David Favrod Photographs His Dual Identity, Japanese and Swiss

In the series ‘Hikari’, the artist combines Japanese myths and stories told by his grandparents with landscapes in Switzerland.


WordsSolenn Cordroc'h

‘Mishiko’, 2012 © David Favrod

In a tireless quest for identity, the photographer David Favrod portrays his Japanese and Swiss roots in photographic fictional stories.

Born in Kobe to a Japanese mother and a Swiss father, David Favrod was only six when he left Japan for Switzerland. At the age of 18, he applied for dual nationality from the Japanese embassy, ​​and was refused on the grounds that this was only granted to Japanese women who wished to take the nationality of their spouse. This feeling of rejection, coupled with his desire to assert his identity shaped by two cultures so different from each other, ultimately convinced him to undertake this photographic project.


Reconstructing a little-known Japan

Thus, after completing his studies at the Lausanne School of Art, David Favrod began to devote himself to creating scenes staged in Switzerland that incorporate the Japanese myths and stories told by his mother and grandparents, the specificities of Japanese culture and the shadow cast over it, for example by the war years. In Switzerland, he began to reconstruct a Japan of which he felt he knew too little in various series reminiscent of private diaries that relate his family history and his emotional state in the face of the universal question: ‘Who am I?’ In his biography, he writes: ‘To the Swiss I am Japanese, and to the Japanese I am Swiss, or rather a gaijin [Japanese word for a foreigner]’.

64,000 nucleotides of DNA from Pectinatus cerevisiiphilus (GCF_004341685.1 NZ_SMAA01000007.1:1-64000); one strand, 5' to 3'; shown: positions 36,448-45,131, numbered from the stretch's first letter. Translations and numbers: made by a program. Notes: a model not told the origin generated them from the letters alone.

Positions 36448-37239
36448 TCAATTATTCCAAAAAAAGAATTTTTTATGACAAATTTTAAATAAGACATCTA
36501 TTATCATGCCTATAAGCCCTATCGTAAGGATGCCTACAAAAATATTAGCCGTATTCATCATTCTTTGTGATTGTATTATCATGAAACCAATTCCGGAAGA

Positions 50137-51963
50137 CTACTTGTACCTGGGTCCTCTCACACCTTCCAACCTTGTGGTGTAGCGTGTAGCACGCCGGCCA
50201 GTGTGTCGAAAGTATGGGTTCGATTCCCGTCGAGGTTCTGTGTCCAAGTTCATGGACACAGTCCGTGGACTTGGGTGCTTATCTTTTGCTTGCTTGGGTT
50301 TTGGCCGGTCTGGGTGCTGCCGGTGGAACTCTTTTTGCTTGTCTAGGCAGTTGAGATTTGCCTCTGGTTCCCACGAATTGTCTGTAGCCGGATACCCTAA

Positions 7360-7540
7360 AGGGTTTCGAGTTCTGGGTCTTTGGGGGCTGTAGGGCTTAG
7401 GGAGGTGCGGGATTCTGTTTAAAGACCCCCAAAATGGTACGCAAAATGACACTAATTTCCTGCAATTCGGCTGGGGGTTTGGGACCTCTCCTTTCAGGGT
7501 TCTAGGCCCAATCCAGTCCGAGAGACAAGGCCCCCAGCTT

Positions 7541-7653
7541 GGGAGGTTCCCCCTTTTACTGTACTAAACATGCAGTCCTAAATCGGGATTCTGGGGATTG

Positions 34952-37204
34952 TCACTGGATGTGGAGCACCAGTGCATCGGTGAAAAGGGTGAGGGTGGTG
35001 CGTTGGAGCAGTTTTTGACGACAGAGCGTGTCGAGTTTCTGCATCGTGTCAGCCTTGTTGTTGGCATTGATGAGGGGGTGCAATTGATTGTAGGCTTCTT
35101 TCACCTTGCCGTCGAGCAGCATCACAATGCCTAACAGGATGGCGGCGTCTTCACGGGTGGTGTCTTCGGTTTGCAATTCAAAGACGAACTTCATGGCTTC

In an attempt to answer this question, David Favrod created the series Gaijin, in which Japanese symbols such as bonsai, Godzilla, a sumo wrestler and a geisha blend in with family portraits or self-portraits with the Swiss mountains as a backdrop.

Another of his series, Hikari, literally meaning ‘light’ in Japanese, recreates his grandparents’ memories: the Second World War, the illness that took away their sisters, shame, and relief once this episode ended. All these elements are intertwined in an inexhaustible source of inspiration for David Favrod who transcribes in his photographs the story of the bombing of Kobe for example, an event he did not experience but that is an integral part of his family history.


Hikari (2012), a series of photographs by David Favrod, can be viewed on his website.

‘Self-portrait in octopus’, 2009 (Autoportrait en poulpe) © David Favrod

‘For Sadako’, 2012 (Pour Sadako) © David Favrod

‘The Dome’, 2009 (Le Dôme) © David Favrod